Natchitoches (pronounced Nack-a-tish) is a picturesque town in south central Louisiana founded by the French in 1714. There Henry Hughes, an Irish Catholic, and Morris Aaron, a Jew, forged a friendship that led them to open the Phoenix Saloon in downtown Natchlitoches during the 1880s and run it successfully for years until local residents in 1907 voted to shut them down.
The Phoenix Saloon building, located at the corner of Horn and Front streets, still stands. It can be seen above as it looks today, overlooking Cane River Lake, on the left, just to the right of the tall yellow building. Fortunately, a photo also exists of the Phoenix as it looked in its heyday. The first floor housed a lobby, a segregated pair of barrooms for blacks and whites (a law in Louisiana) and a gambling room where men played poker and faro.
Built in the 1830s, the saloon also featured an ornate winding iron staircase, shown here, that rose to a rear veranda and the second floor. The Phoenix Restaurant was located there providing Natchitoches residents with a good Cajun meal. Second floor balustrades also featured decorative wrought iron. Behind the building was a smaller structure where the partners stored whiskey and wine.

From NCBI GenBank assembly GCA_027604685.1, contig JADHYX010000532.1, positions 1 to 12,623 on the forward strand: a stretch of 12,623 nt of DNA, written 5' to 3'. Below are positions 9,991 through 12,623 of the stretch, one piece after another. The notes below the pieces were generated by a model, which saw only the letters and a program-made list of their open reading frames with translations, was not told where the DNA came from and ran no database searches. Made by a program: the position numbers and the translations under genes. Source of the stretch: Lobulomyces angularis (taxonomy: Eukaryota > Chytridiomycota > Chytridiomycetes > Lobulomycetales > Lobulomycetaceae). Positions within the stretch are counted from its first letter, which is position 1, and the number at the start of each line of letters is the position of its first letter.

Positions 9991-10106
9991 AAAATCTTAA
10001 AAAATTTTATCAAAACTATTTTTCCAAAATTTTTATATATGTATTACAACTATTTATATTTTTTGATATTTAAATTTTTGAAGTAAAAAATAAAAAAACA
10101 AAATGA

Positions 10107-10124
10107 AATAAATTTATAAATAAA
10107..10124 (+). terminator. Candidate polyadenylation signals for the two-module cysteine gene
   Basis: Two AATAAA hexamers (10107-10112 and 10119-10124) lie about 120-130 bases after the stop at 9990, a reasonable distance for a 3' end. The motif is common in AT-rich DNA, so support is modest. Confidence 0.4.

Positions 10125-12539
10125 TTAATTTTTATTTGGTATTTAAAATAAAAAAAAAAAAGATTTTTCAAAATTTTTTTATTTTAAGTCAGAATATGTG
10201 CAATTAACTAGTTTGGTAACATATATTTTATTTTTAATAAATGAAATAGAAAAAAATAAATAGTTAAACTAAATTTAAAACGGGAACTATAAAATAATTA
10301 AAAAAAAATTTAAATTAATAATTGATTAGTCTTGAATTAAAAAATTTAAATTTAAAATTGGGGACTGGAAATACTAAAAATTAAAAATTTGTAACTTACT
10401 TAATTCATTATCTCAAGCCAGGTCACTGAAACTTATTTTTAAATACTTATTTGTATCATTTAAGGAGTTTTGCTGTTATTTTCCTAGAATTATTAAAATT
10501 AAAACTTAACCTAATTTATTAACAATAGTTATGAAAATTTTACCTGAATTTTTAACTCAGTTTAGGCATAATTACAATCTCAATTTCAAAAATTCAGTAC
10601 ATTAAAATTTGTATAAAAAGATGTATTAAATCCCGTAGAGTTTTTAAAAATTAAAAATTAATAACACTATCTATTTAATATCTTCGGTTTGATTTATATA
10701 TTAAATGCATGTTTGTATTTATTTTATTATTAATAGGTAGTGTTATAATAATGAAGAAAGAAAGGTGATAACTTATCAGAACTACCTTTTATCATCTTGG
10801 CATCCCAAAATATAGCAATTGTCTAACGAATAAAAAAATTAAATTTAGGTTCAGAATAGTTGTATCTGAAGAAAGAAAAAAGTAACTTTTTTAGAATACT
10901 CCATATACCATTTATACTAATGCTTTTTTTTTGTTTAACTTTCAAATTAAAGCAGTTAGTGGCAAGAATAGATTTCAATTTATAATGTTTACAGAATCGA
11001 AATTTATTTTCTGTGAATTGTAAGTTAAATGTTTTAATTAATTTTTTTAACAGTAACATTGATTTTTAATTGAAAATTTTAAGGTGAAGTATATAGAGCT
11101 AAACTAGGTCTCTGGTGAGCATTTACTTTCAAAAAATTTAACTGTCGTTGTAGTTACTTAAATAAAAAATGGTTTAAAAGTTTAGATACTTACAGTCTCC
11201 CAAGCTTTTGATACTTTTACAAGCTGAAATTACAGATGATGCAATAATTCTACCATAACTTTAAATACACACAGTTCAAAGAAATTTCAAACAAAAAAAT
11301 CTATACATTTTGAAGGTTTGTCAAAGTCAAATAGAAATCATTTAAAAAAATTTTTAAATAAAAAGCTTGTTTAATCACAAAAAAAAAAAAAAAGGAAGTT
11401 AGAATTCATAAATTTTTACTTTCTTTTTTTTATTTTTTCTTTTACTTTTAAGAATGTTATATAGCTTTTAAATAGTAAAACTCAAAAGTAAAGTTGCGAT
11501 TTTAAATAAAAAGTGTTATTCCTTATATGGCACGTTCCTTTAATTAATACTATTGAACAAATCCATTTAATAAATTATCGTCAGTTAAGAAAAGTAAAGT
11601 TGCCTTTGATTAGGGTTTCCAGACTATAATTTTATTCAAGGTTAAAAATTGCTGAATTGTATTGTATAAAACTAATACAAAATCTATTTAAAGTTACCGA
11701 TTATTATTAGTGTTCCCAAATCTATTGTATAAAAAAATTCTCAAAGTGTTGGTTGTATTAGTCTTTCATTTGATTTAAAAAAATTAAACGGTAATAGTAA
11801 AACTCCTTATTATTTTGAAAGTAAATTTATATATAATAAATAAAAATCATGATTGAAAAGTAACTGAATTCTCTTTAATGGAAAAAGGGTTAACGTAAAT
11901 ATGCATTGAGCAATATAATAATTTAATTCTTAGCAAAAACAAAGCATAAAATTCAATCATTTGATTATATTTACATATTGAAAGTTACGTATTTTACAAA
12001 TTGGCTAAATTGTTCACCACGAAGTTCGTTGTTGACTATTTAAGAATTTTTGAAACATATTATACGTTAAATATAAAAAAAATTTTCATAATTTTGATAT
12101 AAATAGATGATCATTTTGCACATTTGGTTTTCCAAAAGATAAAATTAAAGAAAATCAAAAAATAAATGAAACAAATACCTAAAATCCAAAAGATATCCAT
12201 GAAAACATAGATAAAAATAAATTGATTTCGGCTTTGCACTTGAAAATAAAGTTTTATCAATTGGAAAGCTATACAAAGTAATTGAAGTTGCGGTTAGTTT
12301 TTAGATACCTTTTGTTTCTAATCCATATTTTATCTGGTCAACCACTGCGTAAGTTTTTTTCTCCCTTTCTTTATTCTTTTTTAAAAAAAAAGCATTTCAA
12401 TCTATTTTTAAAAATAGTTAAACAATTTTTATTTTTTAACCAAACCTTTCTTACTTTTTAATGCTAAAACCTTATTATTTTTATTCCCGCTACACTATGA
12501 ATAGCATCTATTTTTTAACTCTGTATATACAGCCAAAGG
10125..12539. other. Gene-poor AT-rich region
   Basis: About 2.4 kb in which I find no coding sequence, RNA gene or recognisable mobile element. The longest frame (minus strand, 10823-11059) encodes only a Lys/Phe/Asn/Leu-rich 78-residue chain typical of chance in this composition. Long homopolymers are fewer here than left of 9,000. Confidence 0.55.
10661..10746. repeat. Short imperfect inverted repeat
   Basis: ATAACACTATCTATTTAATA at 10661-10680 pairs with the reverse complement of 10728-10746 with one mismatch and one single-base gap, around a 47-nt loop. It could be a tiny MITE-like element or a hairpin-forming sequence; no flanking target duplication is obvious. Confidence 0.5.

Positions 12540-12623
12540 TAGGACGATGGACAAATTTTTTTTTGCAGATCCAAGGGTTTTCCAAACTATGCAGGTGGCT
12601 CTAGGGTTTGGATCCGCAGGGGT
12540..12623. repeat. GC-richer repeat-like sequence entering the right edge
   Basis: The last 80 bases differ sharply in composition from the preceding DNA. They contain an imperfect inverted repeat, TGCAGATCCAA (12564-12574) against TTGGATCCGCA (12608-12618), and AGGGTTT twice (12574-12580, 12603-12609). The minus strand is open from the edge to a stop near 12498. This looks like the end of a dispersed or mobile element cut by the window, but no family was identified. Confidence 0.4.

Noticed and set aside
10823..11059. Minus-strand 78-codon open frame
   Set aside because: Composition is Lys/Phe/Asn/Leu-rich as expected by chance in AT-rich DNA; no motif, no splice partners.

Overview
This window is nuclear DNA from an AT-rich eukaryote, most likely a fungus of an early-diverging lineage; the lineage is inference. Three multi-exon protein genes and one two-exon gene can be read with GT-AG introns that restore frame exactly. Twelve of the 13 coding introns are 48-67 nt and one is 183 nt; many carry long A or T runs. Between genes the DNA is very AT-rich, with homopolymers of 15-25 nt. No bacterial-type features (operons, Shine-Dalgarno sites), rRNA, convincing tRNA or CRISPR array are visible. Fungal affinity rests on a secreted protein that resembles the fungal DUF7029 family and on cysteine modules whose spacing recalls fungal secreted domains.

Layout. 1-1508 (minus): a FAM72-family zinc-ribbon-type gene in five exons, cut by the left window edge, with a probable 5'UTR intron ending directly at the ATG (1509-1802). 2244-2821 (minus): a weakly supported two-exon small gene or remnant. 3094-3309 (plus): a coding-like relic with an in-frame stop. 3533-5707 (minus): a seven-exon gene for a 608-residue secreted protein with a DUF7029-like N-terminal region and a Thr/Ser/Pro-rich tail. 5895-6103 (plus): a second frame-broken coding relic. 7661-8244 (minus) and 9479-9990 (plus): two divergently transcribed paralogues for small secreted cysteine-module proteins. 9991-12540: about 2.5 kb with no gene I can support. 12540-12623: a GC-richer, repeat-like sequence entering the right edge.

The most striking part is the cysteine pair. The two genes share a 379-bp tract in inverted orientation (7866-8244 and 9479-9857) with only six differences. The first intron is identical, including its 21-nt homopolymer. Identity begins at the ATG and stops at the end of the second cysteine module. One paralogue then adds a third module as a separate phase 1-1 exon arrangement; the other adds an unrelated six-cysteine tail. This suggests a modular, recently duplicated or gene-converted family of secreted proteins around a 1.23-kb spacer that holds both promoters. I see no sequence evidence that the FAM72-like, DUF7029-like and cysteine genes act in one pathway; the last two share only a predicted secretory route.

Hughes and Aaron were not just selling liquor over the bar, they were mixing, bottling and labeling their own brands of whiskey, retailing it through their saloon in pint and half-pint glass containers. Shown here is a magnificently preserved clear bottle embossed with their names and address. The partners asked that it be returned to them for washing and refilling. Two other Phoenix Saloon bottles are shown below, one in aqua and the other amber, likely found by bottle diggers.
One partner was Morris Aaron, born on October 12, 1866. He was the son of Hysuaa and Emily Aaron, the father a Polish immigrant and mother a native born Louisianan. Hysuaa was a reasonably affluent dealer in wholesale merchandise and apparently an ardent adherent of the Confederacy, even to naming a son “Jeff Davis” after the war. The 1870 census found four-year-old Morris living in Natchitoches with his parents and three siblings. By the age of 15 he was working as a clerk in his father’s store.
The other partner, Henry Hughes, was Louisiana born, on June 19, 1864. His father, a native of New York whose parents had emigrated from Ireland, worked as a stone mason in and around Natchitoches. At an early age it appears that Henry was headed for the construction trades, as were two older brothers. The 1880 census found him at 17, having left school and working as a laborer.
What brought the two men from such different backgrounds together to open a saloon is unknown. Both would have been very young at the time. They likely had financial assistance from Aaron’s father. Their partnership was a highly successful one for more than two decades until the a clamor arose among a segment of the Natchitoches population who opposed the sale of alcohol. Although Louisiana never imposed statewide prohibition, it allowed towns to license saloons and by vote to deny them a license and put them out of business.